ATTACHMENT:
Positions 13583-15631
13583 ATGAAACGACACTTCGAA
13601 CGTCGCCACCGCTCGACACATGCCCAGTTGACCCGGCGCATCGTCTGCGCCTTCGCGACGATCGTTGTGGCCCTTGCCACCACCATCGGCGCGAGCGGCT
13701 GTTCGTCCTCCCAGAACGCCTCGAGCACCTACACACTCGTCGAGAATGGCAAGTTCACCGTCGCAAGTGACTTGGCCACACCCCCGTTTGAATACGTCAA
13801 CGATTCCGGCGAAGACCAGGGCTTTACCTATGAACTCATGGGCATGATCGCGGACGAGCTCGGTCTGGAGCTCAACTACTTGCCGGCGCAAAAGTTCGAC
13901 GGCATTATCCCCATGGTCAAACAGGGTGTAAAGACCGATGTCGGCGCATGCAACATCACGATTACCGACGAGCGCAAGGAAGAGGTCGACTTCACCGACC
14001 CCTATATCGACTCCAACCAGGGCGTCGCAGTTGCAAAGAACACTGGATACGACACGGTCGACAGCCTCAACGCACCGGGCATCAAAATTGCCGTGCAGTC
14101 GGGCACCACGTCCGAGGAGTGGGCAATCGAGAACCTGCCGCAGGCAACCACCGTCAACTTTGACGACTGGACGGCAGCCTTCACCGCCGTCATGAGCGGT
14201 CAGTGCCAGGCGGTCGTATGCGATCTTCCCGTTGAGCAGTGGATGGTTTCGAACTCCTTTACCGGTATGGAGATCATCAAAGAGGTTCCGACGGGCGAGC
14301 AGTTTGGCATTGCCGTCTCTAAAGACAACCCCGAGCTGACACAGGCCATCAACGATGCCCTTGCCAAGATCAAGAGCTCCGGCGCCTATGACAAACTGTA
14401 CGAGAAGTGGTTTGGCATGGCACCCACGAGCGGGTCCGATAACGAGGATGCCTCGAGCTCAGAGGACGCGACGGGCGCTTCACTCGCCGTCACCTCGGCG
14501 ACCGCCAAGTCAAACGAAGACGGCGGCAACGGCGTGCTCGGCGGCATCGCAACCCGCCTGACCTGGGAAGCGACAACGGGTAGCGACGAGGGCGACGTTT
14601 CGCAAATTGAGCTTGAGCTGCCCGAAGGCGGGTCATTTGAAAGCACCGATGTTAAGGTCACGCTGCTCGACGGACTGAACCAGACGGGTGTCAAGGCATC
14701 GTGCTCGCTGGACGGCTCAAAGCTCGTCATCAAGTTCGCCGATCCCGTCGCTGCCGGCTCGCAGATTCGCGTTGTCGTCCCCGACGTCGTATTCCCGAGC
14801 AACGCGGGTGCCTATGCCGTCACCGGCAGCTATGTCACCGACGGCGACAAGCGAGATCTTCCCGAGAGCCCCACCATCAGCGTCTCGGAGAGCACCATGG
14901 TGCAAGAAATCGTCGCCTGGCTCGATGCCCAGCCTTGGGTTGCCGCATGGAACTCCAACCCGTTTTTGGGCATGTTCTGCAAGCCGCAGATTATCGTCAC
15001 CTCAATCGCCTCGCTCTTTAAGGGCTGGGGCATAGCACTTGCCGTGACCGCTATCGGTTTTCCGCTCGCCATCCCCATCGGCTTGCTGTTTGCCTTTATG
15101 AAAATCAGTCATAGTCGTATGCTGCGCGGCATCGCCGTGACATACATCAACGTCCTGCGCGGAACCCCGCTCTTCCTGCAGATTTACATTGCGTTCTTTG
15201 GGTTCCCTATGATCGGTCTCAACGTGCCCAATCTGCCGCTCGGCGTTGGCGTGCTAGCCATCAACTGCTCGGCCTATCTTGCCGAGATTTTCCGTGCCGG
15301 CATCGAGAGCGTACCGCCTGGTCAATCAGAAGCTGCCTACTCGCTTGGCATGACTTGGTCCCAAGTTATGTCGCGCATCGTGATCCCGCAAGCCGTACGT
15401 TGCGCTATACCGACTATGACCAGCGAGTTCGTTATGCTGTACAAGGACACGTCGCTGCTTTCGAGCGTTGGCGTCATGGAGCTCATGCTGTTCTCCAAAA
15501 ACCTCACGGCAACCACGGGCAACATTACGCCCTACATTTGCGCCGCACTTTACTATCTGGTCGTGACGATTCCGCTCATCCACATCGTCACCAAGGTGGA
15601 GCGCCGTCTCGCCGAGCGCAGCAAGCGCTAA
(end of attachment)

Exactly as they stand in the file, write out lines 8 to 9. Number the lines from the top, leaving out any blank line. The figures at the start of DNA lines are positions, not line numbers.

14101 GGGCACCACGTCCGAGGAGTGGGCAATCGAGAACCTGCCGCAGGCAACCACCGTCAACTTTGACGACTGGACGGCAGCCTTCACCGCCGTCATGAGCGGT
14201 CAGTGCCAGGCGGTCGTATGCGATCTTCCCGTTGAGCAGTGGATGGTTTCGAACTCCTTTACCGGTATGGAGATCATCAAAGAGGTTCCGACGGGCGAGC